I have thought many times about how would you understand if you are lucky or unlucky? Should we feel lucky that our Renegade project is still alive or are we unlucky to have been close to packing our bags several times? Class half full or half empty? Probably, our class is still half full, because at the start I thought that the likelihood of getting to year 5 is certainly less than 50%.
Money, money, money…
To build up a functioning tea farm from scratch, you need to put in a lot of money. We of course knew that, but we were still remarkably blue-eyed back in 2017… The constant race with the empty bank account started already in the first season when we had to build and equip the factory and deal with the weeds on the fields that were furiously fighting back our efforts to suppress them somehow. And once we started to gain the upper hand with our fight with weeds, we understood that we got seriously wrong the time it takes to get those plantations back to full strength. During the second season we had 30+ people on the fields on an average day, but produced less than 500 kg of tea. To our justification, during the study phase, we did talk with many people in Georgia who had experience with tea and the general wisdom was that we should reach 70-80% of the normal productivity in the 4th year or so. Well, we are now in season 5 and we have still not reached 50%.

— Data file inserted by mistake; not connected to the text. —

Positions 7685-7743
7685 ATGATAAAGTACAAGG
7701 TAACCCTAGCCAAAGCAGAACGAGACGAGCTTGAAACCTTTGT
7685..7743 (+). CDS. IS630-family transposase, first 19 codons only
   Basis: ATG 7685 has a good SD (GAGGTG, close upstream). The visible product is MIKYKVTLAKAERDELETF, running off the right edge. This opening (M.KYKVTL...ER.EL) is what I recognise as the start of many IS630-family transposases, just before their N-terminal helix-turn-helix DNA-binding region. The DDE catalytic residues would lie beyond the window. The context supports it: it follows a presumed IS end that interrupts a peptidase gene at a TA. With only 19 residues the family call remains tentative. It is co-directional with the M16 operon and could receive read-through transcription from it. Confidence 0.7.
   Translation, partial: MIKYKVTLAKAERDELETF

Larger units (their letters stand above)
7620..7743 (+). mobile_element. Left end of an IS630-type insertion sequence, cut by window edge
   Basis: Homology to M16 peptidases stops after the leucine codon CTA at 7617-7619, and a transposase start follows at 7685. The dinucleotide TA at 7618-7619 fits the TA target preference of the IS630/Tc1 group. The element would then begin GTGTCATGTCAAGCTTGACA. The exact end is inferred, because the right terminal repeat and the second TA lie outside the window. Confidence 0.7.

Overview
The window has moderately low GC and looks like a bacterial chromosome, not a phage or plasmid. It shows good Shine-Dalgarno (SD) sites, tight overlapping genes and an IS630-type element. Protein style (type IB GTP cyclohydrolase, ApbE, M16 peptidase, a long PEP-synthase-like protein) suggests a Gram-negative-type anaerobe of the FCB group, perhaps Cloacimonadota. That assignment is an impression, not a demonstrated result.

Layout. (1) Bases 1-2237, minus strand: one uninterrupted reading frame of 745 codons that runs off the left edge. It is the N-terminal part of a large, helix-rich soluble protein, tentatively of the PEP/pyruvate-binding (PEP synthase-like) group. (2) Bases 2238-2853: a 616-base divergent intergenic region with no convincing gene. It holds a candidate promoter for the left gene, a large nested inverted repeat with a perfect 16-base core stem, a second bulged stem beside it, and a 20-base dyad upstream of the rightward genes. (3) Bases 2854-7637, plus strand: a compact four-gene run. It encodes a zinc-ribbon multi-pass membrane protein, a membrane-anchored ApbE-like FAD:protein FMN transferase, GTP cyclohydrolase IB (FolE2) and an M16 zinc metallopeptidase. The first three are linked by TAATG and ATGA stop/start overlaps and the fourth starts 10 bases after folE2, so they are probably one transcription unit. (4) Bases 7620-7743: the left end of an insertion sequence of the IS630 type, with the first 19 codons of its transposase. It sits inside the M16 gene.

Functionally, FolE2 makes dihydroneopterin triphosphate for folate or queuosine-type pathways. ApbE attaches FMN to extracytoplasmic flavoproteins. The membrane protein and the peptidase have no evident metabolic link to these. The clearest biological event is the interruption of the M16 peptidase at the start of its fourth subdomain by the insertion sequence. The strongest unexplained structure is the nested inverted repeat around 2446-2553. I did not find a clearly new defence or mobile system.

Luckily our customers have been our backers and incredibly strong support system since day one and it is only thanks to you that we are still in business. As a new loss-making company, it is very difficult to get financing from banks and most of the local support and grant programs are directed at the local entrepreneurs. Not foreign investors, who assumably should have plenty of money themselves… This year we are finally close to the tipping point where the income from sales would cover the operating costs, but we are still taking it day by day and sometimes it seems that it is indeed darkest before dawn…
Well, regardless of the challenges, there are also things that can be unequivocally put to the column of "positives". We did our first crowdfunding campaign and sold the first kilos of tea when we had not yet produced a single gram and we will be forever grateful to those brave people who supported us back in 2018. Now, just 4 years later we have many specialised tea shops and tea enthusiasts as our regular customers.
Our single batch approach means that we have excellent, good and also average batches as specific conditions of the given season and harvest day put their mark on the outcome. But despite the small variations, it seems that our customers embrace the approach and appreciate the transparency it brings. We produce 20 different teas and each one of them has some fans, who think that exactly this specific tea is one of the best in the world. It has gone exactly how we hoped it would be 5 years ago. At least something goes according to the plan. :)